“Tumor size is the most frequently used in vivo endpoint when assessing antitumor efficacy in animal xenograft models, whereas proliferation is the more typically evaluated growth endpoint in vitro using two-dimensional (2D) monolayer cultures. Such 2D in vitro assays frequently fail to correlate with in vivo observations, owing to the inability of 2D cultures to recapitulate the native tumor microenvironment described above. Three-dimensional (3D) tumor microtissues, or multicellular tumor spheroids, are considered a more representative, organotypic model for assessment of tumor growth. They contain layers of cells that exhibit more in vivo-like size- and gradient-dependent proliferation and viability profiles.”

To know more about this article, follow this link: http://www.genengnews.com/gen-articles/phenotypic-drug-discovery-in-3d/5303/

In this presentation, Dr. Kamyar Hadian (head of the and Screening Platform’ at the HelmholtzZentrum München in Munich/Germany) talk about use in – and microtissue-based assays.

has highly emerged in the past years. Especially High-Content Screening (HCS) has gained strong acceptance in the field of target validation and compounds screening as a method to follow more innovative and sophisticated assays …

I was really impressed by the size and quality of the Drug Discovery 2014 organised by ELRIG in Manchester. More than 1,500 scientists participated in this meeting and nearly 100 exhibitors were present. Phentoypic screening and high content screening were prominent in this conference and we could hear researchers from Roche, Astrazeneca, Merck Serono or Cancer research UK / UK-NPSC (National Screening Phentypic center) to explain us how they have implemented phenotypic screening and HCA / HCS in their lab and process of drug discovery.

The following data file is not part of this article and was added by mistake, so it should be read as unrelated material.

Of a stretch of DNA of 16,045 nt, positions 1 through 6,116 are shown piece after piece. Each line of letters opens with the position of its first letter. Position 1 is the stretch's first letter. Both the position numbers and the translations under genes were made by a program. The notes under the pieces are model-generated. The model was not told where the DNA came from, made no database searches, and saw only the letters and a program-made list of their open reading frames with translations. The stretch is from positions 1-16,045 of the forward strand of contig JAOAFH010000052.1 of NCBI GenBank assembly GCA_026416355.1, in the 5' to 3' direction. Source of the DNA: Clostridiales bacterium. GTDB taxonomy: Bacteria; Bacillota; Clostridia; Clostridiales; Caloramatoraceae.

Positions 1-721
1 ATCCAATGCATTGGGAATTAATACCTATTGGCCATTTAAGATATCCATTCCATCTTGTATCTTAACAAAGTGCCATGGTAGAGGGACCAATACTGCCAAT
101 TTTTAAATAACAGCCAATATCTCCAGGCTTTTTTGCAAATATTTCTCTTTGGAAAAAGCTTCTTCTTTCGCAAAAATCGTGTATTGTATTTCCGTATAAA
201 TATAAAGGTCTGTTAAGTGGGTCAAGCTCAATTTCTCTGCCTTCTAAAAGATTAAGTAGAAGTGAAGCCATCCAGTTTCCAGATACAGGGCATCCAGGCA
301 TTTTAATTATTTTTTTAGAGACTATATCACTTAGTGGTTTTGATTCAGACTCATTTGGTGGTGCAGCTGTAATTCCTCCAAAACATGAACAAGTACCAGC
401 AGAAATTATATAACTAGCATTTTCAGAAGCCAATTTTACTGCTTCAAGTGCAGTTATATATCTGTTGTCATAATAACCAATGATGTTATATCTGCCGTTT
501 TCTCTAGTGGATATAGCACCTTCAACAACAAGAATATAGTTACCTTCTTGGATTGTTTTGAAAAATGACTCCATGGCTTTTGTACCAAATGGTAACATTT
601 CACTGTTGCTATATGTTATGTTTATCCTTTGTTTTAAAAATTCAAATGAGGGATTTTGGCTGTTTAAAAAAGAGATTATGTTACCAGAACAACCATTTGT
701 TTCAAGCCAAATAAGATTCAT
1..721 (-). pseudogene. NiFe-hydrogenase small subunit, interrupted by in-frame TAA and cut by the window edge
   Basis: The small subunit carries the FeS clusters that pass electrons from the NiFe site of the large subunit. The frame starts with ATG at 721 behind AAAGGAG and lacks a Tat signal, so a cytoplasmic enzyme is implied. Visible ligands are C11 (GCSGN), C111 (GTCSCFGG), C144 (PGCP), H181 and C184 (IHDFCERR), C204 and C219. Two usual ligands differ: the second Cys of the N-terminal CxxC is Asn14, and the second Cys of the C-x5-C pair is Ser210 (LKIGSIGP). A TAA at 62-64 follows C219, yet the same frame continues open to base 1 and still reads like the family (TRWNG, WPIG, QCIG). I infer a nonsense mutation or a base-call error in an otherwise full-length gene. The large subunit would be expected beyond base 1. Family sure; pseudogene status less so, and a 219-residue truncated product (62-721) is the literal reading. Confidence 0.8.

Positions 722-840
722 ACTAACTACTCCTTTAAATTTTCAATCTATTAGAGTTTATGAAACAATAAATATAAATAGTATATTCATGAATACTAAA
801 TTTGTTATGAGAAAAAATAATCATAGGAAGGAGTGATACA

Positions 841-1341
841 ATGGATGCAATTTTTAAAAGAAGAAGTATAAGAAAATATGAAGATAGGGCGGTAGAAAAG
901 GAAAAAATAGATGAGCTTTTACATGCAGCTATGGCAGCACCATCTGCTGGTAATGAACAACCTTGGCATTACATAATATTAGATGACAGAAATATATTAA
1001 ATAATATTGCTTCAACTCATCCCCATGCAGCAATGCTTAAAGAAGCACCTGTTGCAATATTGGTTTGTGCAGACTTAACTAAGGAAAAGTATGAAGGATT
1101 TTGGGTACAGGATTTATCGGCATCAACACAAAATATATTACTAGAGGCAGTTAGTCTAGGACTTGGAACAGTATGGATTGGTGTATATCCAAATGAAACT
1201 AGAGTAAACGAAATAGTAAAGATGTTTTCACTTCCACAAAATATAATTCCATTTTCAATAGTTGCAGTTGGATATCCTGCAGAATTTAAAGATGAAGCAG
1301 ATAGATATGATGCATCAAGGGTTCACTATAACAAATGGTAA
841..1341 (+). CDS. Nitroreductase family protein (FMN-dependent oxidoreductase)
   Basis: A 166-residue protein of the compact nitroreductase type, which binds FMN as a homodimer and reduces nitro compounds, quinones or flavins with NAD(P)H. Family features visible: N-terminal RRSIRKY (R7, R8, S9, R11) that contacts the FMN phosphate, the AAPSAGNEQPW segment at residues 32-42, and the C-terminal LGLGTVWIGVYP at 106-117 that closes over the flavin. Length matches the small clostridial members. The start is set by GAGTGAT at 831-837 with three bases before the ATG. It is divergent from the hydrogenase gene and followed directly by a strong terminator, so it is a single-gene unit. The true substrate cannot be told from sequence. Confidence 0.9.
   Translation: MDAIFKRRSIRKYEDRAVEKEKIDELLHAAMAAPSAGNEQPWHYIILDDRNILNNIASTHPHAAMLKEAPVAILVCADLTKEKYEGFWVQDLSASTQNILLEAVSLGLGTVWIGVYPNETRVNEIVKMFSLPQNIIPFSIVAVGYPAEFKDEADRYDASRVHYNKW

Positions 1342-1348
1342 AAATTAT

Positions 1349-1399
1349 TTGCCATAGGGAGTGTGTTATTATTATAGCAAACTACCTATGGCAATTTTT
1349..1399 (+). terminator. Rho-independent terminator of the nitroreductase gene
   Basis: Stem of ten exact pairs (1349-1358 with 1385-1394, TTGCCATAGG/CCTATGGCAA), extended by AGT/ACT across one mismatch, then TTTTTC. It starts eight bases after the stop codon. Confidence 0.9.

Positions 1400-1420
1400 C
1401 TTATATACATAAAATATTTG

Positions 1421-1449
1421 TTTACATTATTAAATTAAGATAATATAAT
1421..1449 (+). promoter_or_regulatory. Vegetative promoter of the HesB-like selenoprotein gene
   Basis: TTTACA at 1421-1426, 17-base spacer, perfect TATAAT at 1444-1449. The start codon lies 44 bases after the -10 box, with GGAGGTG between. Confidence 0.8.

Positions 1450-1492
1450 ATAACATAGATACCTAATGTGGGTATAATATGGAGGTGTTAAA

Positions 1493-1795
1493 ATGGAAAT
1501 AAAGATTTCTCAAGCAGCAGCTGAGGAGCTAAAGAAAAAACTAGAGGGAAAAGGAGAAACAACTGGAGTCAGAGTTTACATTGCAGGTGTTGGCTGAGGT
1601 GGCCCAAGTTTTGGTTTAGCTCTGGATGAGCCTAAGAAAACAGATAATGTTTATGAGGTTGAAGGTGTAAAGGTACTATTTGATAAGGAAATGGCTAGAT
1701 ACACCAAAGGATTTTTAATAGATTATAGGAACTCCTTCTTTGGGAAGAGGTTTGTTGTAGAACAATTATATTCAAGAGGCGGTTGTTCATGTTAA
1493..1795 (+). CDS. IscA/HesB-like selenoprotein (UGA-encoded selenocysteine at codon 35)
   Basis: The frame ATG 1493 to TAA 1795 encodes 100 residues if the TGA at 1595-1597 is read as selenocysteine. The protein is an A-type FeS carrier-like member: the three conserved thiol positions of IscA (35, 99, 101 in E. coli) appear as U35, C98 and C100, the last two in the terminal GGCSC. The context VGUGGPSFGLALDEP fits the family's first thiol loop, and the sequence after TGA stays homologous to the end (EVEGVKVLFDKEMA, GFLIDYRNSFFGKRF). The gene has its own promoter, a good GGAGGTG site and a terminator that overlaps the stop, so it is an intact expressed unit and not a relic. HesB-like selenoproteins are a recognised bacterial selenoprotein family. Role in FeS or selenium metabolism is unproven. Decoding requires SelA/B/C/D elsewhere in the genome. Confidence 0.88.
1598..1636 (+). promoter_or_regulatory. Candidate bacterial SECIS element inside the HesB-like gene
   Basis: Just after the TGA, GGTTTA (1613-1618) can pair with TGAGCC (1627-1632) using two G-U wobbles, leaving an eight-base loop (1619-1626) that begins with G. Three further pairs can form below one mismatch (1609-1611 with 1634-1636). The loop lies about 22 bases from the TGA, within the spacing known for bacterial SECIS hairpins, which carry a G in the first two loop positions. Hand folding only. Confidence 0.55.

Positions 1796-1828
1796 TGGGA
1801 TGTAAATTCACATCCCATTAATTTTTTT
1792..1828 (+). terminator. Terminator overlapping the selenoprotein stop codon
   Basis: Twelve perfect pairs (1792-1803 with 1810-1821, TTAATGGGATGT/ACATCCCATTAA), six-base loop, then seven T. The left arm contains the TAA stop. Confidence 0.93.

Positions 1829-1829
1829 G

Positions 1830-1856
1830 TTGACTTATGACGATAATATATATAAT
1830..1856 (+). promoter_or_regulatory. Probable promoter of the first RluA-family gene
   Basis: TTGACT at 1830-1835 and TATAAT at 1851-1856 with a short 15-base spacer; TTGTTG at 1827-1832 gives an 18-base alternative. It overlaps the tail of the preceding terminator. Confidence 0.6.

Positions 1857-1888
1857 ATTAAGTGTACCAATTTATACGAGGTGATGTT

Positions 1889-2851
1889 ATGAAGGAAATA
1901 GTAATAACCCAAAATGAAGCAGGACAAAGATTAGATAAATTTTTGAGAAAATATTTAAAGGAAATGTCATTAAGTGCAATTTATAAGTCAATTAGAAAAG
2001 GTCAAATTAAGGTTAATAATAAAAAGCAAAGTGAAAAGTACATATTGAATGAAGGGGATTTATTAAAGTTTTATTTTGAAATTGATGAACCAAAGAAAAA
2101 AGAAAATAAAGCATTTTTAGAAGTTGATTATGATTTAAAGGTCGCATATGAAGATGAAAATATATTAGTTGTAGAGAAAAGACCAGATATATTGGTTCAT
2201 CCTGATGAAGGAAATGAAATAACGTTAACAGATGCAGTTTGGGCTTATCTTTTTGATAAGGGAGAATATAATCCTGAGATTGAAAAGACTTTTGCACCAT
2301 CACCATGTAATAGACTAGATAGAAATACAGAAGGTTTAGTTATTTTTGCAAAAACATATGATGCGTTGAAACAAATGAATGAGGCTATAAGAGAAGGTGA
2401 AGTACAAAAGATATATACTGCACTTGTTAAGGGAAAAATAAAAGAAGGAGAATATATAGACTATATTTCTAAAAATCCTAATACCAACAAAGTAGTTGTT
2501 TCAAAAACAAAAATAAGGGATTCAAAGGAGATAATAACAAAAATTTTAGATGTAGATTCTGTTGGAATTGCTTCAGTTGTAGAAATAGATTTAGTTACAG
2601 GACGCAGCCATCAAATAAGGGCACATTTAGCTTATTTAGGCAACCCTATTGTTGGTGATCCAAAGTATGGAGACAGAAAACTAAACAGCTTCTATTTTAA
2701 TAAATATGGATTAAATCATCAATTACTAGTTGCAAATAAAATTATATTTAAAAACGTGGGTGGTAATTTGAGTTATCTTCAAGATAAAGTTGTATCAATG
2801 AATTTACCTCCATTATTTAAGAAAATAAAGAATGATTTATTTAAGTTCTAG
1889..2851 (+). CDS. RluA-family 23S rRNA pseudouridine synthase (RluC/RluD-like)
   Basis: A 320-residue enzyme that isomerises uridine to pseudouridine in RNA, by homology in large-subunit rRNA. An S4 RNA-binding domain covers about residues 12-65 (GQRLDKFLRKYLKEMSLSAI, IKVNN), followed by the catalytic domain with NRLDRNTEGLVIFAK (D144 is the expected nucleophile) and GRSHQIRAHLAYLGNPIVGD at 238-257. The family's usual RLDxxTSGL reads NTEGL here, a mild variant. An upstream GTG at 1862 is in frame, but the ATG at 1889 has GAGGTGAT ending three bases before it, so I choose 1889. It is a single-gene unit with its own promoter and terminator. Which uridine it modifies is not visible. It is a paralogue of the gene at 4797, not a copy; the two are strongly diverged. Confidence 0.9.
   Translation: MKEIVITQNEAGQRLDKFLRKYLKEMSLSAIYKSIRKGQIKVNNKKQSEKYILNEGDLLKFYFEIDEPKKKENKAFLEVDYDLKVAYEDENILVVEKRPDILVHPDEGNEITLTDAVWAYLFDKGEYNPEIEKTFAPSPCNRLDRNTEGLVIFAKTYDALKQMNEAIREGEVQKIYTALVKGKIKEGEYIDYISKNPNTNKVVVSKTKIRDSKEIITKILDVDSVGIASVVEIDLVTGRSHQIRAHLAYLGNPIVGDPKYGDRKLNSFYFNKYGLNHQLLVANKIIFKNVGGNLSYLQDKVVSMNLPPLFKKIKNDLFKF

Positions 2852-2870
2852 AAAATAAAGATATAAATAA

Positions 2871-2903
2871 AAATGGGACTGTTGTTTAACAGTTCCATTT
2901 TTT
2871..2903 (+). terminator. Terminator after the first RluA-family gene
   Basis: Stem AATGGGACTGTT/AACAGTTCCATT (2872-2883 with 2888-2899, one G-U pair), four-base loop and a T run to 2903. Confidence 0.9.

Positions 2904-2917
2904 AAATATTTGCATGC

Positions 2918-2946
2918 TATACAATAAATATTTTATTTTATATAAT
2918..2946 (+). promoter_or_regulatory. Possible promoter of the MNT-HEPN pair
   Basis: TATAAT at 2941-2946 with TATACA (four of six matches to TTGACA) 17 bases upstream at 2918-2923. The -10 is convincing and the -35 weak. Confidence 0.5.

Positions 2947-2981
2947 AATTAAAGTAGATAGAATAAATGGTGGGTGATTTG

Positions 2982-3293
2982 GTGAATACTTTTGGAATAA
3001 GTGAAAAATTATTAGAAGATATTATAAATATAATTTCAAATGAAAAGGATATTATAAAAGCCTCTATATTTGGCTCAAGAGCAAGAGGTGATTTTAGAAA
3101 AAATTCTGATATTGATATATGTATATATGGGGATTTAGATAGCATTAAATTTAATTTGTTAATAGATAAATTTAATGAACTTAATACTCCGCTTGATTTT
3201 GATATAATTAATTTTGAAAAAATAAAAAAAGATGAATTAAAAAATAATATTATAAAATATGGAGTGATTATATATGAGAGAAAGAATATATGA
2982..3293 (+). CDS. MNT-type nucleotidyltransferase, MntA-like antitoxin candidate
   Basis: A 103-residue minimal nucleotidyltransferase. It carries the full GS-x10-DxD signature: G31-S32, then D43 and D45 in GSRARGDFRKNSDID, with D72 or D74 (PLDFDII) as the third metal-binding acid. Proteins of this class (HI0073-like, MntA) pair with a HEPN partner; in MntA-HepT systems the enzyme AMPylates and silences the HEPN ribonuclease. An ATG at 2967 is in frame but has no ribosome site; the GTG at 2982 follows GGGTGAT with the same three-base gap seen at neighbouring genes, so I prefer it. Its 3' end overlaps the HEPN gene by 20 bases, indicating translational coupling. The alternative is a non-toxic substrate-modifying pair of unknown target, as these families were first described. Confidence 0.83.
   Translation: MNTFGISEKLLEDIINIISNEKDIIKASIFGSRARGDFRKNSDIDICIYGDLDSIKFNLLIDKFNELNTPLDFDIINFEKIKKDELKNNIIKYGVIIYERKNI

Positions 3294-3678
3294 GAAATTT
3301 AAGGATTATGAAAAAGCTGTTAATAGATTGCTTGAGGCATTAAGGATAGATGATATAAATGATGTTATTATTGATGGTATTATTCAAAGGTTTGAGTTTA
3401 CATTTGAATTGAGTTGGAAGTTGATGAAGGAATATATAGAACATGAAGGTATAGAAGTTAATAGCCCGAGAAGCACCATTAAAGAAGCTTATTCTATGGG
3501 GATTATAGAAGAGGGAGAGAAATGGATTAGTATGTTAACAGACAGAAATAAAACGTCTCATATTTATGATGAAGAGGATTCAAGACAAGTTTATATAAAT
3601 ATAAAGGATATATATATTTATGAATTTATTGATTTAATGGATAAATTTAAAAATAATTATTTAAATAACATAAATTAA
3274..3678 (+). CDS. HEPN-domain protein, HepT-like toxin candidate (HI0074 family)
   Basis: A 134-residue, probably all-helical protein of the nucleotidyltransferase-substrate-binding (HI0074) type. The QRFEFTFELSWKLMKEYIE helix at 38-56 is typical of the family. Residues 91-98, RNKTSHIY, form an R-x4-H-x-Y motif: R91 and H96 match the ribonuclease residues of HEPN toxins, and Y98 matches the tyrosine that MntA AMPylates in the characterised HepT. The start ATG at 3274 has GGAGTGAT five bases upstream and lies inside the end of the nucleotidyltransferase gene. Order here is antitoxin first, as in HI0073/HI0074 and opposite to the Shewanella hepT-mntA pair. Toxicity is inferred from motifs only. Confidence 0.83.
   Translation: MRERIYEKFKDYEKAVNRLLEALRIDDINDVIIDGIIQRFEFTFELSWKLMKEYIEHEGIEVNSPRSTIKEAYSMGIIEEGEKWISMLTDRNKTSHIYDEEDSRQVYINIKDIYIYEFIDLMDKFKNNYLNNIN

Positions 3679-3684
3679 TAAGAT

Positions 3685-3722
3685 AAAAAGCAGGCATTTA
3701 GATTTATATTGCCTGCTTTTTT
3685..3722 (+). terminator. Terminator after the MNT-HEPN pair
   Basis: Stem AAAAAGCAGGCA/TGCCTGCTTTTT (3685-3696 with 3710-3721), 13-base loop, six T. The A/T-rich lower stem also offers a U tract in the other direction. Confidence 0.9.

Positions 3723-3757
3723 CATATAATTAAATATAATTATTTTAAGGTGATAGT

Here, you can hear an interesting interview from Dr. Peter Simpson, Co-Organizer of Elrig Drug Discovery 2014, directed by SelectScience :

Dr. Peter Simpson Discusses ELRIG Drug Discovery 2014

Dr. Peter Simpson Discusses ELRIG Drug Discovery 2014

The Scottish Government believes in the new strategy of phenotypic screening rather than target screening since they invest £8 million for university of Dundee and as they said: “Phenotypic screening is thought to be a powerful method for drug discovery because it offers the opportunity to go beyond the focus on single drug targets, 
which has traditionally been the most widely adopted approach for drug discovery.

Current systems have been plagued by low success rates in early development, as well as expensive late-stage failure of many new drugs in second or third phase trials, insiders said.”

source: http://www.thecourier.co.uk/news/education/dundee-university-to-be-home-to-new-drug-screening-centre-after-8-million-investment-1.344047

“While classical screens with a single readout only allow you to quantify the measured effect, high-content screens promise more: Additional phenotypic changes can be observed and also quantified, allowing in principle a distinction of the chemical responses into three classes: similar to untreated cells; similar to control-treated cells; or dissimilar to both.”

To read more on this article, follow the link bellow!

Source: http://www.genengnews.com/insight-and-intelligence/the-renaissance-of-phenotypic-research/77900057/